The Lawyer Africa Elite 2014 features an in-depth look at 46 leading independent firms’ strategies in 15 key sub-Saharan jurisdictions, as well as the views of in-house counsel from some of Africa’s largest companies... Read more
This year, The Lawyer’s annual ranking of the largest UK law firms by turnover is available as an interactive, digital benchmarking tool. For the first time this will allow you to manipulate each data set against the metrics of your choice.
THE CROWN Prosecution Service and the The Association of First Division Civil Servants (FDA) are at loggerheads over claims by the lawyers' union that senior prosecutors are for the first time facing compulsory redundancies.
Last week, the FDA's CPS convenor Kevin Goodwin told The Lawyer that senior management had "made it known" that they were considering compulsory redundancies for senior prosecutors in the central casework section, which handles the most complex criminal cases.
He described the move, which is being vigorously denied by the CPS, as "a profoundly disturbing development with potentially very damaging implications for law and order".
He also said it was "at odds" with the new attorney general's commendable attempts to rapidly restore some morale among CPS lawyers.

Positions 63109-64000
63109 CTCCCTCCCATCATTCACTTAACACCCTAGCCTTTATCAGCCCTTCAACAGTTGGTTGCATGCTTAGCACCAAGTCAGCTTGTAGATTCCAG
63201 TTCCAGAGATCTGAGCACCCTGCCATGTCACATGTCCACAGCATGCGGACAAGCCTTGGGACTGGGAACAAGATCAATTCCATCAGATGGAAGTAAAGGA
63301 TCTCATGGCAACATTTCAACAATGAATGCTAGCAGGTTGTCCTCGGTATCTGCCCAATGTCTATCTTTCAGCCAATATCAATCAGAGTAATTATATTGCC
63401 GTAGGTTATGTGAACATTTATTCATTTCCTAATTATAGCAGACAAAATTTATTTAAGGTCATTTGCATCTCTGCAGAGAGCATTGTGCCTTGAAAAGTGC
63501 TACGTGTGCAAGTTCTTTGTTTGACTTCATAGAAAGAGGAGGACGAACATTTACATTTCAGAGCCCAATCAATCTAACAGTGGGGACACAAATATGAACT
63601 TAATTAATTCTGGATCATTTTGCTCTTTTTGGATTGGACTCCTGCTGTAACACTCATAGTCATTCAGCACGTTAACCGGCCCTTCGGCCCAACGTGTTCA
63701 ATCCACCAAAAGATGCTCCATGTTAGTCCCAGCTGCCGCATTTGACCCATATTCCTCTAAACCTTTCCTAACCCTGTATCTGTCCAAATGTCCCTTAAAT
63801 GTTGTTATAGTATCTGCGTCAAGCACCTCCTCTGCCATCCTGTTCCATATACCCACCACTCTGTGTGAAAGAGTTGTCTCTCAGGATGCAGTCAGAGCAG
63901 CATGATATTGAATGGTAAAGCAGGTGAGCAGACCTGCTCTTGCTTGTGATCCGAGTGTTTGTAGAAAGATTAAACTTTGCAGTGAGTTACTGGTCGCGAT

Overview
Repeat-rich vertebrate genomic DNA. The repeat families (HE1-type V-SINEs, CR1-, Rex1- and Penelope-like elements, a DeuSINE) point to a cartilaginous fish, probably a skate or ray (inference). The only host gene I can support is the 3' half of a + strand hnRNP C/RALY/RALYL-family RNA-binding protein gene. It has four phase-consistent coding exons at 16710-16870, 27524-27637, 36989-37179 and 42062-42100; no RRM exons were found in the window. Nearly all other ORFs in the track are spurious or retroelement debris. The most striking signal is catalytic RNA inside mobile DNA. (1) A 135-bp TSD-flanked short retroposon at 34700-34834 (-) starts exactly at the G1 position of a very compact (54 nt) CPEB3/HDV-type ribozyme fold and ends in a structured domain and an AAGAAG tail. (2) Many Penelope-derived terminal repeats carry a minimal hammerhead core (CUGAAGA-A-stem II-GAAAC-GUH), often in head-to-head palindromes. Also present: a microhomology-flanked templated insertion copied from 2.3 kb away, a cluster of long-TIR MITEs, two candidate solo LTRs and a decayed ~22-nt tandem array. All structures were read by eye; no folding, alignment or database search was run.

He said: "We are therefore pressing for an immediate meeting with the Director of Public Prosecutions, Dame Barbara Mills QC, bearing in mind the new government's policy of openness and fairness in the work place."
The FDA maintains the redundancies threat is part of a review of central casework which is based at the CPS headquarters at Ludgate Hill in London and could potentially affect 17 senior grade six prosecutors.
But the union's claim has been categorically denied by the CPS. A spokeswoman said there were ongoing plans to reduce the number of staff at CPS headquarters by 150 over the next two years but only voluntary redundancies were being considered.
She reiterated a pledge made two weeks ago by the solicitor general, Lord Falconer QC, that the role of CPS headquarters, where central casework is based, would be a feature of a forthcoming independent review of the service.
"The role of headquarters is one of the questions the review will tackle," she said.